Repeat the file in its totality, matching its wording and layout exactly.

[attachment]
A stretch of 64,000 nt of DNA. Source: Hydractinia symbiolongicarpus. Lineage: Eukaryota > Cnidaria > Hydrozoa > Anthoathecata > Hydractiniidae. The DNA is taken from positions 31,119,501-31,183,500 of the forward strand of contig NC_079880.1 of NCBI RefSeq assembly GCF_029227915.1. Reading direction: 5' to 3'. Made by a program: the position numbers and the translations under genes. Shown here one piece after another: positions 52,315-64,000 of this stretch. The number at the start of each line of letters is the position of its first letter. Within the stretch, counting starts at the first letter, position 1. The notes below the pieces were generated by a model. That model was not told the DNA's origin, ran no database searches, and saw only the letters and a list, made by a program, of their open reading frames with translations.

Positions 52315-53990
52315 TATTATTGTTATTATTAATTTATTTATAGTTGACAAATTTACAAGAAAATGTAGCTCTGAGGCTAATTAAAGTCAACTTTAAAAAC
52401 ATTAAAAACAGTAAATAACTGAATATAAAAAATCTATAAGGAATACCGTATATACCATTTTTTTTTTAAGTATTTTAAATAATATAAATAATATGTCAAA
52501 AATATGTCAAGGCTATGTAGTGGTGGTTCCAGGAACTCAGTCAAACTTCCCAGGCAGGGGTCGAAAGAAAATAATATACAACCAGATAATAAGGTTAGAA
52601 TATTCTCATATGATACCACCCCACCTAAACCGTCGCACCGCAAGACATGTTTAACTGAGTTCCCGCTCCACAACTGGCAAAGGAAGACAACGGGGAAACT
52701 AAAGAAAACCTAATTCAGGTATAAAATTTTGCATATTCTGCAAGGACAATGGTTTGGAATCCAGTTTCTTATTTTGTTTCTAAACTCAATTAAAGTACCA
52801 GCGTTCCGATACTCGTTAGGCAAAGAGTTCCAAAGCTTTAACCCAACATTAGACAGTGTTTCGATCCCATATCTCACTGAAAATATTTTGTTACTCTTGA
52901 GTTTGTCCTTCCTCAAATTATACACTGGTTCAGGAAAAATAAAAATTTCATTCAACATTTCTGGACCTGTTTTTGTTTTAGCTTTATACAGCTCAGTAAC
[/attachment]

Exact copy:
A stretch of 64,000 nt of DNA. Source: Hydractinia symbiolongicarpus. Lineage: Eukaryota > Cnidaria > Hydrozoa > Anthoathecata > Hydractiniidae. The DNA is taken from positions 31,119,501-31,183,500 of the forward strand of contig NC_079880.1 of NCBI RefSeq assembly GCF_029227915.1. Reading direction: 5' to 3'. Made by a program: the position numbers and the translations under genes. Shown here one piece after another: positions 52,315-64,000 of this stretch. The number at the start of each line of letters is the position of its first letter. Within the stretch, counting starts at the first letter, position 1. The notes below the pieces were generated by a model. That model was not told the DNA's origin, ran no database searches, and saw only the letters and a list, made by a program, of their open reading frames with translations.

Positions 52315-53990
52315 TATTATTGTTATTATTAATTTATTTATAGTTGACAAATTTACAAGAAAATGTAGCTCTGAGGCTAATTAAAGTCAACTTTAAAAAC
52401 ATTAAAAACAGTAAATAACTGAATATAAAAAATCTATAAGGAATACCGTATATACCATTTTTTTTTTAAGTATTTTAAATAATATAAATAATATGTCAAA
52501 AATATGTCAAGGCTATGTAGTGGTGGTTCCAGGAACTCAGTCAAACTTCCCAGGCAGGGGTCGAAAGAAAATAATATACAACCAGATAATAAGGTTAGAA
52601 TATTCTCATATGATACCACCCCACCTAAACCGTCGCACCGCAAGACATGTTTAACTGAGTTCCCGCTCCACAACTGGCAAAGGAAGACAACGGGGAAACT
52701 AAAGAAAACCTAATTCAGGTATAAAATTTTGCATATTCTGCAAGGACAATGGTTTGGAATCCAGTTTCTTATTTTGTTTCTAAACTCAATTAAAGTACCA
52801 GCGTTCCGATACTCGTTAGGCAAAGAGTTCCAAAGCTTTAACCCAACATTAGACAGTGTTTCGATCCCATATCTCACTGAAAATATTTTGTTACTCTTGA
52901 GTTTGTCCTTCCTCAAATTATACACTGGTTCAGGAAAAATAAAAATTTCATTCAACATTTCTGGACCTGTTTTTGTTTTAGCTTTATACAGCTCAGTAAC